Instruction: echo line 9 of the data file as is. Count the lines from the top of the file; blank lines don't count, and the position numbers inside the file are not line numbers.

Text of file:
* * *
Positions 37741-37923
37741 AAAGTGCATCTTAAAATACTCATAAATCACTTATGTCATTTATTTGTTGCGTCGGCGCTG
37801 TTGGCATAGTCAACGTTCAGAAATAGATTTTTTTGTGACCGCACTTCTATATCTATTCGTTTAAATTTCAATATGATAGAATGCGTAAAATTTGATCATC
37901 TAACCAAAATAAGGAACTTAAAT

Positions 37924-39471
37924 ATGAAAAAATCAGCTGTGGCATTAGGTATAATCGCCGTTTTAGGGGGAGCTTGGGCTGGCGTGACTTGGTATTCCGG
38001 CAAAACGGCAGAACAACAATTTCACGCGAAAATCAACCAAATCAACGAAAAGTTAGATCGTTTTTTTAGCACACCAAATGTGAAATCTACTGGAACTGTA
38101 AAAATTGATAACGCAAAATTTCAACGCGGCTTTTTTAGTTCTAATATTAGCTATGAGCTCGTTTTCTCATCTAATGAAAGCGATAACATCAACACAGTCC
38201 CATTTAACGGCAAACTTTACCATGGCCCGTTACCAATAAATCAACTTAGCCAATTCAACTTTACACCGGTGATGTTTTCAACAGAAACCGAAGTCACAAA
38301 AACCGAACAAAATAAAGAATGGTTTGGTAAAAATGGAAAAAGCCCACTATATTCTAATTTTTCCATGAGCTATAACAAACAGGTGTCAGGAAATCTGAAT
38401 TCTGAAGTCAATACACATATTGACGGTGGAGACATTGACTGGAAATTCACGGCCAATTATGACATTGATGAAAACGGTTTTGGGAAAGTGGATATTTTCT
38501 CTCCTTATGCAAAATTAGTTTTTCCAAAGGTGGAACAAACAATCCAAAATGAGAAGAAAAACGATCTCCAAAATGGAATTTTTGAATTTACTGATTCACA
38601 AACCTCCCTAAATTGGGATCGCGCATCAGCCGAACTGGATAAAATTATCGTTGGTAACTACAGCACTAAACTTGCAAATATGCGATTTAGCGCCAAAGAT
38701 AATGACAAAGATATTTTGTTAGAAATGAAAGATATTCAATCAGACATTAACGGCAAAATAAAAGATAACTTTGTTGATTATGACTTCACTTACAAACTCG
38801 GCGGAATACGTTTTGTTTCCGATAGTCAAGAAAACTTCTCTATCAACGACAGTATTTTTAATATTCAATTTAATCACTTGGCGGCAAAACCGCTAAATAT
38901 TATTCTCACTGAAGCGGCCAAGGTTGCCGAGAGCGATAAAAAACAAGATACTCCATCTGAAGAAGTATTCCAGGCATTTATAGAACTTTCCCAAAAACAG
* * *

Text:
38201 CATTTAACGGCAAACTTTACCATGGCCCGTTACCAATAAATCAACTTAGCCAATTCAACTTTACACCGGTGATGTTTTCAACAGAAACCGAAGTCACAAA